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Game Developer's Open Source Handbook [Paperback]

Steven Goodwin

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Book Description

Oct. 23 2006 Charles River Media Game Development
With the cost of game development increasing regularly, studios are looking for innovative ways to reduce their budgets without compromising quality. At the same time, developers are looking toward more complex and customizable software, tools, and libraries to build truly next-generation games. These goals have traditionally been mutually exclusive, but open source software can solve both problems by providing game developers with free, high-quality tools and libraries for every aspect of the development process. Graphics, audio, physics, networking, and movie playback code are all available for the taking; developed, written, tested, and ready to use. This software is complemented by a wide range of end-user tools for both the programmer and artist including graphic editors, IDEs, MIDI sequencers, and 3D editors. The Game Developer's Open Source Handbook uncovers this world of open source software and teaches management and game developers what code is available, where to get it, how to incorporate it into existing processes, and, most important, how to adhere to the license agreements for redistribution. The book is for all game developers, especially the "Indies," who want to use the wealth of free software in their own games to help increase the scope of the technology available and reduce the fi nancial burden. Members of the Linux fraternity will also fi nd it a useful insight into the methods by which these libraries can be applied into constructing a game. In addition, the book will be required reading for the producers and systems analysts of game studios who want to see the big picture. This must-have resource introduces a new world of software, and a new way of developing games for the 21st Century.

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Preface Acknowledgments PARTt I 1 An Introduction to Free and Open Source Software 2 License Commentaries 3 Open Source in the Game World PART II 4 Development Environments 5 Graphics 6 Audio 7 Physics 8 Networking 9 Scripting Engines 10 Utility Libraries 11 The Tools Pipeline PART III 12 Graphics Production Tools 13 Audio Production 14 World Editors Appendix A About the CD-ROM Appendix B The GNU General Public License Appendix C The GNU Lesser General Public License Appendix D The BSD License Appendix E The MIT License Appendix F The Apache License, Version 2.0 Appendix G Open Source Tools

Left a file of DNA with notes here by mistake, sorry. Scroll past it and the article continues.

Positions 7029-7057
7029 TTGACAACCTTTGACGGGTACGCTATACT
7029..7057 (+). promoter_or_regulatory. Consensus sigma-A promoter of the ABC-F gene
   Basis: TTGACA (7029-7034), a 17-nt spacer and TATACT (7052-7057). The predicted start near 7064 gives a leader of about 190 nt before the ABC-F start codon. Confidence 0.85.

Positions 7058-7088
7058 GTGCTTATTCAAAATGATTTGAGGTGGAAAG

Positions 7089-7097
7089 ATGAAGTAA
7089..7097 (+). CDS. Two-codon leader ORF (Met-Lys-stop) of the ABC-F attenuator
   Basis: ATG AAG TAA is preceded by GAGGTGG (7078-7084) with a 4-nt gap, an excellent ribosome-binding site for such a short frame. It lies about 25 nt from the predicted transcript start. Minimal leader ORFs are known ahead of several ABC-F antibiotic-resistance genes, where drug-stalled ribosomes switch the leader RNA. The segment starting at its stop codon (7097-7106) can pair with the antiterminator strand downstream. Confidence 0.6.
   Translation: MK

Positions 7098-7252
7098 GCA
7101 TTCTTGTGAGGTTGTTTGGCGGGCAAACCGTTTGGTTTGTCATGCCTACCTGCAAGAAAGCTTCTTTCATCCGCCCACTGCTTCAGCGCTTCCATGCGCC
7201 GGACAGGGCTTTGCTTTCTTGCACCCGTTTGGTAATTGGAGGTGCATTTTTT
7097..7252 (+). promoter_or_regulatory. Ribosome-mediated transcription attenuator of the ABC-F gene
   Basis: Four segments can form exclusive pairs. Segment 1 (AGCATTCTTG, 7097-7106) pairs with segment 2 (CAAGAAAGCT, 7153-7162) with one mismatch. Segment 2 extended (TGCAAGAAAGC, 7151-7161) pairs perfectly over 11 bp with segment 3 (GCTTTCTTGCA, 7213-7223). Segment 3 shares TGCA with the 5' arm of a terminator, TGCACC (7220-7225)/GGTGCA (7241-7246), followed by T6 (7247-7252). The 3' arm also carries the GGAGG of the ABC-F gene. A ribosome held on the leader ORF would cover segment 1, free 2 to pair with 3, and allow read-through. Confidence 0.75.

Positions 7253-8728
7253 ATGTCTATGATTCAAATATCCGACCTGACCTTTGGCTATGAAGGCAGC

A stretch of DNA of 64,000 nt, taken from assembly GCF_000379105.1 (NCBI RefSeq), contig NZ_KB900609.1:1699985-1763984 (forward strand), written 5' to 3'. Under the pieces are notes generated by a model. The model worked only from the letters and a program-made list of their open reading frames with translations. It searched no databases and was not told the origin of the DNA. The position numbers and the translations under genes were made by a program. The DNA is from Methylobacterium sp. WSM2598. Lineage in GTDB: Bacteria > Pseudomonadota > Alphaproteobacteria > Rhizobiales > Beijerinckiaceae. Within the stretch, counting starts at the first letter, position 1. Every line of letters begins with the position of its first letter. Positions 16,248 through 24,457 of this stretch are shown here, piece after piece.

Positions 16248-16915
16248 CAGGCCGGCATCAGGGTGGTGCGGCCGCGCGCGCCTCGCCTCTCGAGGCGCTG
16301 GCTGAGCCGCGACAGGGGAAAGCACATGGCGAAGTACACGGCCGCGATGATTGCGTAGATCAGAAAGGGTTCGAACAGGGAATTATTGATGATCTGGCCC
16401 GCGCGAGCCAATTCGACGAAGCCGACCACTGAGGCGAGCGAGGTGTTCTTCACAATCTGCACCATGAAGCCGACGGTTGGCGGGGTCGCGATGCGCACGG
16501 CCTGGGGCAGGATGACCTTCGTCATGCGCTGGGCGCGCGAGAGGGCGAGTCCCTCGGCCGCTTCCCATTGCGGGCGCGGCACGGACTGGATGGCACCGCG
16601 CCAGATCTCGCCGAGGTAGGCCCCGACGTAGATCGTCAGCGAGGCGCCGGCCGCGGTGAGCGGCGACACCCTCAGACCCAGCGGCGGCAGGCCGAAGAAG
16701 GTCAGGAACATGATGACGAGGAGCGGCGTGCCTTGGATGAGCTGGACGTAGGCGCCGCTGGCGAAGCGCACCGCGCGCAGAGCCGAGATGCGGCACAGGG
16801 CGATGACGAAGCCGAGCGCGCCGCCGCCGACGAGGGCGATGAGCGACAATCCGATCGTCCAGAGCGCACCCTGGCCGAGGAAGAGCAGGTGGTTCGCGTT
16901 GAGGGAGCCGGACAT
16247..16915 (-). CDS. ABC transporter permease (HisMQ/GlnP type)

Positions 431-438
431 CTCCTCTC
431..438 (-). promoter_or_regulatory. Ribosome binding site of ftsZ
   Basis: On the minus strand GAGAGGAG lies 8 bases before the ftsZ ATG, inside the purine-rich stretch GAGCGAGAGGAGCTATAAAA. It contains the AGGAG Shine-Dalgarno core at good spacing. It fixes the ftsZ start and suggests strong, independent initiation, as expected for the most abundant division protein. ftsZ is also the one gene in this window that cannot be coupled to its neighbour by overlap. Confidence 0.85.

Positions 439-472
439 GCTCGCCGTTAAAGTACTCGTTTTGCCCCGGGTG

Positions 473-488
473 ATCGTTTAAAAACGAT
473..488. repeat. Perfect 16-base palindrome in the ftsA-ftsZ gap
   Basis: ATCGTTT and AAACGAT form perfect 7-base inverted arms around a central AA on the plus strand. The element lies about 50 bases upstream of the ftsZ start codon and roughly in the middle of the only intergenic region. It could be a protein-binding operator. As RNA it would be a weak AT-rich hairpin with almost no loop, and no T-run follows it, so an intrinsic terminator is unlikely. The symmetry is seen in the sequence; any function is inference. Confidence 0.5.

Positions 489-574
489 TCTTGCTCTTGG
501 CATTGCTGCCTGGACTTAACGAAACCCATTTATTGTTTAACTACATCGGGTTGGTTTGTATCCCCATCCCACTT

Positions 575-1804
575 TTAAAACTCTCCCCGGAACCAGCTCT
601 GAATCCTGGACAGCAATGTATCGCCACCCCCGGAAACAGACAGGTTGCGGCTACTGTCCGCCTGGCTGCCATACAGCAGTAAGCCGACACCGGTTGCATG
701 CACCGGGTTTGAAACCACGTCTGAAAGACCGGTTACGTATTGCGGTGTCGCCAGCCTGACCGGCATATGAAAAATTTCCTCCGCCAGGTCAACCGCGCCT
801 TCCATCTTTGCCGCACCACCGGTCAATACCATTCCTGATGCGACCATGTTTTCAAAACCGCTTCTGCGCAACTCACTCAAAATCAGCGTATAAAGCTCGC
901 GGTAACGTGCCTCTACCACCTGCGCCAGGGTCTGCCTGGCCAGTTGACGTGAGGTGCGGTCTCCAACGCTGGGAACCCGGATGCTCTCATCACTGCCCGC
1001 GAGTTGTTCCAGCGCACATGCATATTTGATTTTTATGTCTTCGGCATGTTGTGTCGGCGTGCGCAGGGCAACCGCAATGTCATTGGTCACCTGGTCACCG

About the Author

Steven Goodwin (London, England) has been in the game industry for more than 12 years, progressing from Windows programmer to lead and management roles on console platforms such as the PS2, GameCube, and Xbox. During his time, he was responsible for five titles, including the #1 selling Die Hard: Vendetta, which appeared on all three of the above platforms. He has also written more than 30 articles in major publications, including the UK games development industry trade paper, Develop, and recently wrote the book Cross-Platform Games Programming for Charles River Media.

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Amazon.com: 5.0 out of 5 stars  1 review
2 of 3 people found the following review helpful
5.0 out of 5 stars A Guide to What Software is Available and How to Use It Feb. 11 2007
By John Matlock - Published on Amazon.com
Format:Paperback
It's reliable. As soon as a new version of the software ships; hundreds, if not thousands of people go in and try to break it. If they break it, then they, or any of hundreds of others immediately go to fix it. ==It's fast. The Linux core is much smaller, much faster than any of the various Windows operating systems.

And, of course, it's FREE. And that's a very good price. A full set of the software needed to do gaming in today's market is a pocket full of dollars. If it's open source, it's simply free. Just to prove it, ther's a CD included with this book and it contains some 120 gaming software packages.

This book is aimed at the newcommer to the open source movement. It discusses things like the licensing requirements and what the software packages can do rather than being a guide to detailed programming. The goal is to direct you in the right direction so that you get the benefits of the open source movement quickly without having to go looking for what packages you might need.

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